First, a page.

Even tiny changes to your routines can have significant impacts on your body over time—especially when heel pain and overall foot health are involved. Of course, we almost never see changes on such a huge and wide-spread scale as we’ve seen through the COVID-19 pandemic! So many people’s daily lives have been thrown for a loop. And even though, in most cases, this means staying at home more often, it might be surprising to learn that such a change can contribute to worse or more frequent heel pain.
We will get to some of the potential reasons why throughout this blog, but there’s one thing that should be clear from the start: If you find yourself enduring persistent heel pain, regardless of its severity, you should call us at your earliest opportunity. Heel pain can arise from multiple different conditions and factors. Determining exactly what they are and properly addressing them is the best way to find relief. Not doing so risks the problem becoming worse or longer-lasting.
We remain here for you to provide help for heel pain, and are following all CDC-recommended protocols to provide a clean and low-risk environment for all our patients and staff. That said, we also understand that not everyone is able to see us right now. Until you can come to see us, we certainly don’t want you to suffer any more than you need to! Here are a few simple tips that might help reduce the intensity or frequency of your heel pain.
Please keep in mind, however, that not all of these tips may be effective in all cases. That’s simply the nature of having so many different causes of heel pain!
Say Hello to Your Shoes Again
If your new routine means a lot of time spent at home, it likely means a lot less time spent in your shoes. If you have good, supportive shoes and don’t subject your feet to the nightmares present in many kinds of “work” footwear, they have probably done a great deal toward reducing the cumulative stresses on your feet throughout the day. And if you have been prescribed custom orthotic inserts, that’s an even more effective measure for your foot comfort! (As long as you’re wearing them, that is.)
Although you might be moving less during this time, the extra stress on your feet can still add up in ways that contribute to your heel pain. Your feet may very well be missing that extra support you once had as the days go on. Try giving your most supportive shoes a good cleaning and wearing them inside the house—at least for a few hours per day—to see if it has an effect on your comfort. You might be surprised at the difference you feel, especially if you have hardwood floors!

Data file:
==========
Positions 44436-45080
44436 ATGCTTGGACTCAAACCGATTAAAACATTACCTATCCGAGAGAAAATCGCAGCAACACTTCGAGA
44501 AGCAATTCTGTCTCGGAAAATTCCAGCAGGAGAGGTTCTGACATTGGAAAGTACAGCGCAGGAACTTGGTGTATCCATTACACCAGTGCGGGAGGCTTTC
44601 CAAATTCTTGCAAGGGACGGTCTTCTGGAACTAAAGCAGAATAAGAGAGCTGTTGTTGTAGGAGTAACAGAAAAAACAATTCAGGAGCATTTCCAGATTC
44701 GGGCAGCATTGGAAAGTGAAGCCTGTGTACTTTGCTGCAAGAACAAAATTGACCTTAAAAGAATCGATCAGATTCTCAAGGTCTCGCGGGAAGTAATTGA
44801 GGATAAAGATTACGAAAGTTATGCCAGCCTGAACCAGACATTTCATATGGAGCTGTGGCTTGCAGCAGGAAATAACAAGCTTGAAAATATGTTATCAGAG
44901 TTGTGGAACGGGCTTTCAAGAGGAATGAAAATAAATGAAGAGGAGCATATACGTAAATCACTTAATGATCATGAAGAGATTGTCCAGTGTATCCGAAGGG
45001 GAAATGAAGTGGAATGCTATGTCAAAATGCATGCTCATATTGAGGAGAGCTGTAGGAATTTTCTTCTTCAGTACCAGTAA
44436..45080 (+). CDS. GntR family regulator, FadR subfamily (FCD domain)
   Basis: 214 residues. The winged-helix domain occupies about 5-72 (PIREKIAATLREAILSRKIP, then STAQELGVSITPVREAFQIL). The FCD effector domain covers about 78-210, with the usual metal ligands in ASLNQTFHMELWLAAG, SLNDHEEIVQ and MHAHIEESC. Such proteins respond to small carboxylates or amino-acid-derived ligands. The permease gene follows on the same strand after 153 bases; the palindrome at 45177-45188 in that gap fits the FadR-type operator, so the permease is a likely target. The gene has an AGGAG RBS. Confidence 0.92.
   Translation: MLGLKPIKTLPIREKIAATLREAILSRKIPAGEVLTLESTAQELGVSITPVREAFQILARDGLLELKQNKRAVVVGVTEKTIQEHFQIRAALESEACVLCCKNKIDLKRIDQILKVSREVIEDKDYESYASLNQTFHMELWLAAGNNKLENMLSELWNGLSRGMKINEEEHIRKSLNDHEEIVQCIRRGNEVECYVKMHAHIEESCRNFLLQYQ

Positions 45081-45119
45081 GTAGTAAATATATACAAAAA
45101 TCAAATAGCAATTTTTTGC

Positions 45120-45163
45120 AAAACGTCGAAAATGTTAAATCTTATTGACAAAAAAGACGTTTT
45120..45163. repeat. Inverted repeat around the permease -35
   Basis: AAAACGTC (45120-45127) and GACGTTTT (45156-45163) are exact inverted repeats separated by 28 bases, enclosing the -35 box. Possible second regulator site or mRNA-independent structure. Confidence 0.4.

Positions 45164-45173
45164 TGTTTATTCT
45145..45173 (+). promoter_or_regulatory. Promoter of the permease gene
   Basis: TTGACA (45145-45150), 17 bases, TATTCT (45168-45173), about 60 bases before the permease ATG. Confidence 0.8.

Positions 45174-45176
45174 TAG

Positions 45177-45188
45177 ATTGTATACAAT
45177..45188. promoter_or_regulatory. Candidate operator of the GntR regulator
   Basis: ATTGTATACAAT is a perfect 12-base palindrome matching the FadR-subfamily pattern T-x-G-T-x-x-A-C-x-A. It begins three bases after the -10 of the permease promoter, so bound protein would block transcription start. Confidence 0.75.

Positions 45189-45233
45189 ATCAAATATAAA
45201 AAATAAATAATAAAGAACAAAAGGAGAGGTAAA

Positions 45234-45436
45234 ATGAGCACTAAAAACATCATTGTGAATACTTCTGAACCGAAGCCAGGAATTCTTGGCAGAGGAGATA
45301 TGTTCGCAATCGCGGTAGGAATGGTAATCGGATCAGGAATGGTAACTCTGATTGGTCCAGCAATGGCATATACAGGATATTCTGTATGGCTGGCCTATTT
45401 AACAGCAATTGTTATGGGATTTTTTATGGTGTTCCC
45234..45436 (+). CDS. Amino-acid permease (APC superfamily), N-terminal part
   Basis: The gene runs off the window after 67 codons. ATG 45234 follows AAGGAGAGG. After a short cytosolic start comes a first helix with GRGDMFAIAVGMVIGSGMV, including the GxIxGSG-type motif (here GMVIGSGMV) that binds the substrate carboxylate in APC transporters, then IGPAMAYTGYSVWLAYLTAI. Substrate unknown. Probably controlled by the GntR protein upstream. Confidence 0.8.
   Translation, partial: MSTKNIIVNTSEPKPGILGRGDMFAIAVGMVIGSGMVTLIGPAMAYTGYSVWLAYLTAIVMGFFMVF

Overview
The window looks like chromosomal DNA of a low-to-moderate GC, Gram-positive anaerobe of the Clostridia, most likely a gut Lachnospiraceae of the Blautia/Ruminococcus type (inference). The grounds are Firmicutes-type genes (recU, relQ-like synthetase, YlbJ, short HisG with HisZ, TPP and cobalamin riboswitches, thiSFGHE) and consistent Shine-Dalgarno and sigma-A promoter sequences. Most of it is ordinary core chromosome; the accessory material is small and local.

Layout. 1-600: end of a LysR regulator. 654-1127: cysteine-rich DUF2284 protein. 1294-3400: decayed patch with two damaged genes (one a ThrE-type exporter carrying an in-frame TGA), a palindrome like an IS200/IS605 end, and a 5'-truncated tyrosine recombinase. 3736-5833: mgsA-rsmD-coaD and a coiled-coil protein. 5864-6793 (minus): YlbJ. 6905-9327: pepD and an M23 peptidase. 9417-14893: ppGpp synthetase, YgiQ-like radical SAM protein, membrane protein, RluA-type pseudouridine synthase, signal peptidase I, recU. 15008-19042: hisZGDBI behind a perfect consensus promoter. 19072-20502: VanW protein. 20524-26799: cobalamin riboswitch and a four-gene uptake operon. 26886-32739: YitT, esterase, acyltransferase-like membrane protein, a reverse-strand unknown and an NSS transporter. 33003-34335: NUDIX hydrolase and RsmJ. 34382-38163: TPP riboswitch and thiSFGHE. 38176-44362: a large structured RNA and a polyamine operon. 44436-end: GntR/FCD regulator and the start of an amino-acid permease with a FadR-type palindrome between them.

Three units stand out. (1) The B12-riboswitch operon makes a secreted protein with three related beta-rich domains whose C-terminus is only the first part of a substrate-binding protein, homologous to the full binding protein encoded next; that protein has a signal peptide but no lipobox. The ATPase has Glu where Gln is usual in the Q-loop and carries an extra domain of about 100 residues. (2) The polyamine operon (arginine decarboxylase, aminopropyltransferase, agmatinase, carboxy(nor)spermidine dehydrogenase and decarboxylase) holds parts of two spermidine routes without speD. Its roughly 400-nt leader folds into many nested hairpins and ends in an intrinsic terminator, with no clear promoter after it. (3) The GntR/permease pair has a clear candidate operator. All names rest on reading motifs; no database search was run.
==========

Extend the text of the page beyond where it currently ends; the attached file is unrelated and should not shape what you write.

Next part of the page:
Stretch Throughout the Day
Many heel pain conditions, including the infamous cause of morning heel pain that is plantar fasciitis, are influenced by internal stresses. In other words, your heels can hurt so much in the morning because your plantar fascia hasn’t “warmed up” yet. It is also possible for connected muscles such as your calves to be applying tight pressure on the heel bone and plantar fascia. By incorporating stretching and light exercise into your day, you may be able to reduce pain by conditioning these areas.
Here are a couple of exercises to try, and we can help you determine others that would be ideal for your needs. Always move within the range of your ability, and stop any exercise immediately if you begin to feel pain.
- Morning Point and Flex. Sit upright in bed with your legs out in front of you. Flex your toes, pointing them down as far as you comfortably can, holding for a few seconds. Return to your original position, then flex your toes back up as far as you can, holding for a few seconds before returning to start. Repeat 10 times.
- Calf Stretch. Stand at arm’s length from a wall, raising your arms to shoulder level and placing your hands flat against it. Take a step back with one foot, keeping the leg straight. Slowly and gently bend your front knee forward, leaning into the wall. You should feel a stretch along the back of your rear leg. Hold for 15-30 seconds, then release. Repeat three times with each leg.
Give Yourself a Cold Massage Break
So a “cold massage” might not sound all that appealing at first, but give this a chance. The combination of gentle pressure and cold therapy can be quite effective, and you likely already have what you need already in your home!
Take a plastic water bottle (the sturdier the material, the better) and fill it up with water, leaving a decent amount of space for the water to expand into. Stick it in the freezer and wait for it to turn into an ice bottle. When you want to give your heels some relief, just have a seat and roll the frozen bottle beneath your feet. You could roll with a tennis ball or foam roller instead if you prefer, but we find the chill adds an extra dose of relief.
Two warnings: Don’t roll anywhere that shouldn’t get wet, in case the bottle leaks, and keep your socks on when rolling. Never expose your skin directly to sources of cold or you risk damaging it.
Find the Heel Pain Help You Need
We hope some of the tips above have a positive effect on your situation. But if your pain continues, regardless of whether it has improved or not, please do give us a call. Our office in The Woodlands is running and happy to hear from you. Give us a call at (281) 292-7000 or fill out our online contact form to reach out to us.